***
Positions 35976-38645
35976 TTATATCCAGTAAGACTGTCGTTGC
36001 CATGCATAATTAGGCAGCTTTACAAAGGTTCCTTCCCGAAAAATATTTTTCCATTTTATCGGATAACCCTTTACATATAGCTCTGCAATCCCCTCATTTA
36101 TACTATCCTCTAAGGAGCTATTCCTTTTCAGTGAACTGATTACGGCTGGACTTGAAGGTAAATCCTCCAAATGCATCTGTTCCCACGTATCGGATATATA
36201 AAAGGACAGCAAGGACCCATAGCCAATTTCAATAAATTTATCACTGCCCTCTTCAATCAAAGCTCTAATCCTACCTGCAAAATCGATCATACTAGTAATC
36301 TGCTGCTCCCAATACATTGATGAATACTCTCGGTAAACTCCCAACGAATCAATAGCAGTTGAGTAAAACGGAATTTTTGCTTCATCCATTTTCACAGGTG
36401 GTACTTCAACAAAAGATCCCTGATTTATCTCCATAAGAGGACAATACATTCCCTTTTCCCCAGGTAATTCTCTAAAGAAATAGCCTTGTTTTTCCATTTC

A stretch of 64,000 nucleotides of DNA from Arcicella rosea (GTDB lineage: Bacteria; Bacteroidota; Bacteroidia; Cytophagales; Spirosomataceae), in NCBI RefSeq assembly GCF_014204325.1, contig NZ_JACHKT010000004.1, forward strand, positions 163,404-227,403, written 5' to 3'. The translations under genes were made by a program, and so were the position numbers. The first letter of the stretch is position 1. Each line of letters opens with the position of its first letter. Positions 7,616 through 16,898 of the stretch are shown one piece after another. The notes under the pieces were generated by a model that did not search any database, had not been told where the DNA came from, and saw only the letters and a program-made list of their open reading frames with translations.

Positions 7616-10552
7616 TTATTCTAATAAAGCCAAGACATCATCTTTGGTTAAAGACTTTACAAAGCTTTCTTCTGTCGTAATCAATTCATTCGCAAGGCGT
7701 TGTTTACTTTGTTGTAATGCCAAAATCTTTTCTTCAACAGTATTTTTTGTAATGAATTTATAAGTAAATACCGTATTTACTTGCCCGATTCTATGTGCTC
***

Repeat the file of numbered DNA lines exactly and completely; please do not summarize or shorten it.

Positions 35976-38645
35976 TTATATCCAGTAAGACTGTCGTTGC
36001 CATGCATAATTAGGCAGCTTTACAAAGGTTCCTTCCCGAAAAATATTTTTCCATTTTATCGGATAACCCTTTACATATAGCTCTGCAATCCCCTCATTTA
36101 TACTATCCTCTAAGGAGCTATTCCTTTTCAGTGAACTGATTACGGCTGGACTTGAAGGTAAATCCTCCAAATGCATCTGTTCCCACGTATCGGATATATA
36201 AAAGGACAGCAAGGACCCATAGCCAATTTCAATAAATTTATCACTGCCCTCTTCAATCAAAGCTCTAATCCTACCTGCAAAATCGATCATACTAGTAATC
36301 TGCTGCTCCCAATACATTGATGAATACTCTCGGTAAACTCCCAACGAATCAATAGCAGTTGAGTAAAACGGAATTTTTGCTTCATCCATTTTCACAGGTG
36401 GTACTTCAACAAAAGATCCCTGATTTATCTCCATAAGAGGACAATACATTCCCTTTTCCCCAGGTAATTCTCTAAAGAAATAGCCTTGTTTTTCCATTTC

A stretch of 64,000 nucleotides of DNA from Arcicella rosea (GTDB lineage: Bacteria; Bacteroidota; Bacteroidia; Cytophagales; Spirosomataceae), in NCBI RefSeq assembly GCF_014204325.1, contig NZ_JACHKT010000004.1, forward strand, positions 163,404-227,403, written 5' to 3'. The translations under genes were made by a program, and so were the position numbers. The first letter of the stretch is position 1. Each line of letters opens with the position of its first letter. Positions 7,616 through 16,898 of the stretch are shown one piece after another. The notes under the pieces were generated by a model that did not search any database, had not been told where the DNA came from, and saw only the letters and a program-made list of their open reading frames with translations.

Positions 7616-10552
7616 TTATTCTAATAAAGCCAAGACATCATCTTTGGTTAAAGACTTTACAAAGCTTTCTTCTGTCGTAATCAATTCATTCGCAAGGCGT
7701 TGTTTACTTTGTTGTAATGCCAAAATCTTTTCTTCAACAGTATTTTTTGTAATGAATTTATAAGTAAATACCGTATTTACTTGCCCGATTCTATGTGCTC